On Vision and Colors

Front Cover
Princeton Architectural Press, Feb 15, 2010 - Architecture - 168 pages

During the first two decades of the nineteenth century, two of the most significant theoretical works on color since Leonardo da Vinci's Trattato della Pittura were written and published in Germany: Arthur Schopenhauer's On Vision and Colors and Philipp Otto Runge's Color Sphere. For Schopenhauer, vision is wholly subjective in nature and characterized by processes that cross over into the territory of philosophy. Runge's Color Sphere and essay "The Duality of Color" contained one of the first attempts to depict a comprehensive and harmonious color system in three dimensions. Runge intended his color sphere to be understood not as a product of art, but rather as a "mathematical figure of various philosophical reflections."

By bringing these two visionary color theories together within a broad theoretical context philosophy, art, architecture, and design this volume uncovers their enduring influence on our own perception of color and the visual world around us.

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About the author (2010)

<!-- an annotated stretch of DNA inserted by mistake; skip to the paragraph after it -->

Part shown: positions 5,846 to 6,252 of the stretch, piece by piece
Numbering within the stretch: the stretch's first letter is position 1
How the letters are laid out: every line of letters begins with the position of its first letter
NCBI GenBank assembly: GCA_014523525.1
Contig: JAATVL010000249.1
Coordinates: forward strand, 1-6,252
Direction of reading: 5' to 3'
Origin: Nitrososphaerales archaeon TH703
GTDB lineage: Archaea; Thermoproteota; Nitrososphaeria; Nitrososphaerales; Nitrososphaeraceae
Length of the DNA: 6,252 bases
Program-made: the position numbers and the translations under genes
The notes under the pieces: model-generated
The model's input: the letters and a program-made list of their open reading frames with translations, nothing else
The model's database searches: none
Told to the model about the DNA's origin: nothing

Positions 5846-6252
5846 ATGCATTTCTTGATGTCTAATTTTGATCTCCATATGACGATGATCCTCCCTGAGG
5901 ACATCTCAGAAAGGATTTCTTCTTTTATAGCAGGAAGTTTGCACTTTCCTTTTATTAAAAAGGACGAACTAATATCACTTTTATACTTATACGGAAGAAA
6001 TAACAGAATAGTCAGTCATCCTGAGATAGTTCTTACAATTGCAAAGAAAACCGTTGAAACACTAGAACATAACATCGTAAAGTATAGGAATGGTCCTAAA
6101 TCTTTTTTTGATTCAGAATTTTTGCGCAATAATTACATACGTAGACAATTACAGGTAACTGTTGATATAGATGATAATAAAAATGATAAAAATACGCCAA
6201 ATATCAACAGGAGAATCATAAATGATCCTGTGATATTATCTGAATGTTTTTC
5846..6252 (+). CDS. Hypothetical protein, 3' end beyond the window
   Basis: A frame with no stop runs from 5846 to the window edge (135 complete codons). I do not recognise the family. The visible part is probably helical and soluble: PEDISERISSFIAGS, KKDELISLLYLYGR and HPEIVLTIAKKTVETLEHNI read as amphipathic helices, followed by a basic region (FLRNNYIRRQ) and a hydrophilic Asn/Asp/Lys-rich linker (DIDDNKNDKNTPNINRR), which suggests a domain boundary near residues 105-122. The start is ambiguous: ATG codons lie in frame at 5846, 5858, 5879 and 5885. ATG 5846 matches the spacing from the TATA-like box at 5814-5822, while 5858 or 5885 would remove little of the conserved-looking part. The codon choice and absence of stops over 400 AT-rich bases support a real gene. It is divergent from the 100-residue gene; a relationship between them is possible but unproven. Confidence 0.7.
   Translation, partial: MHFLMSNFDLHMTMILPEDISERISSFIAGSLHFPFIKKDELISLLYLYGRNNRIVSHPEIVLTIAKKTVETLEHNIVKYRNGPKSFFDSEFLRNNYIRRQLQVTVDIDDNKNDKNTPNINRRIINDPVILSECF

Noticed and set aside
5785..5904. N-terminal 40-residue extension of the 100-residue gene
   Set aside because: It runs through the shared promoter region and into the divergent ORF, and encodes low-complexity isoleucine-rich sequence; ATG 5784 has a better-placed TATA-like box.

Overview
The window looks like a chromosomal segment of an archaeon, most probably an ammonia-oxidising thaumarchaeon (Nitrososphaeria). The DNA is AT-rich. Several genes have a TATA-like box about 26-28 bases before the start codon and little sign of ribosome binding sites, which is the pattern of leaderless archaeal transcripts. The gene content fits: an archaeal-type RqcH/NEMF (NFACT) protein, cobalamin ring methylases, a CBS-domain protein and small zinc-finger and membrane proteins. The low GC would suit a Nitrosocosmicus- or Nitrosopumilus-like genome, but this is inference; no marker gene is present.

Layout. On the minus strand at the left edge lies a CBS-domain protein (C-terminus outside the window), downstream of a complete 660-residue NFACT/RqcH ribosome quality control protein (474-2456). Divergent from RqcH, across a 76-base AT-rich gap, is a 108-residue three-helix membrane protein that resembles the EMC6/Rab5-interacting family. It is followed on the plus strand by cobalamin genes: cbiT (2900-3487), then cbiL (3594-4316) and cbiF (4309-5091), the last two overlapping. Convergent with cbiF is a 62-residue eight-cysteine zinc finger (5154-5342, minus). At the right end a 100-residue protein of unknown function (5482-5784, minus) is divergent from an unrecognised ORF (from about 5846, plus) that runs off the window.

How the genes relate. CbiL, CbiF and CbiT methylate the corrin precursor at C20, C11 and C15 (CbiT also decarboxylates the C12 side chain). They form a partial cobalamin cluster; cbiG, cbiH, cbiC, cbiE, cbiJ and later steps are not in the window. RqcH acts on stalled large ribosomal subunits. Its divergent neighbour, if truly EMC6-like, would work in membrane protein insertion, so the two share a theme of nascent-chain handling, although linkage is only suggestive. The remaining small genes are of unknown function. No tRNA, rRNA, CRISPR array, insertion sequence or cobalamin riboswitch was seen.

Georg Stahl was born in 1937 in Hoorn, the Netherlands, where his parents had fled to in 1930 from Germany in order to avoid arrest and persecution by the Nazi regime. After graduating high school, he worked as an ironworker, during which time he met architect Gerrit Rietveld. After graduating as an architectural engineer in 1963 he entered the office of Rietveld as an apprentice architect. Stahl worked in Germany and Switzerland, prior to leaving for the U.S. to continue his studies. His interest in Schopenhauer came about by suggestion of Rietveld to his questions as to whether any color theory or system had been an influence on Rietveld's use of color in architecture. He graduated in 1972 with a Masters Degree in Architecture from the University of Illinois, Urban-Champaign, and moved to Chicago where he still resides. He worked for a several architectural offices, dedicating much time to research, teaching, and art consulting; taught mural painting and architecturally related art from 1975 until 1981 at the School of the Art Institute of Chicago; and conducted extensive research on the Chicago street-mural movement. In 1981, for SOM (Chicago), he acted as technical consultant and artistic coordinator for a 24'x 25'x 2" solid laminated stained glass window designed by Mexican artist Rufino Tamayo, fabricated by the Dutch company of Tetterode, and executed in Mexico City. Following the Tamayo project, he continued work as a Principal Designer, while collecting research material for what would become the Rietveld-Schopenhauer project.

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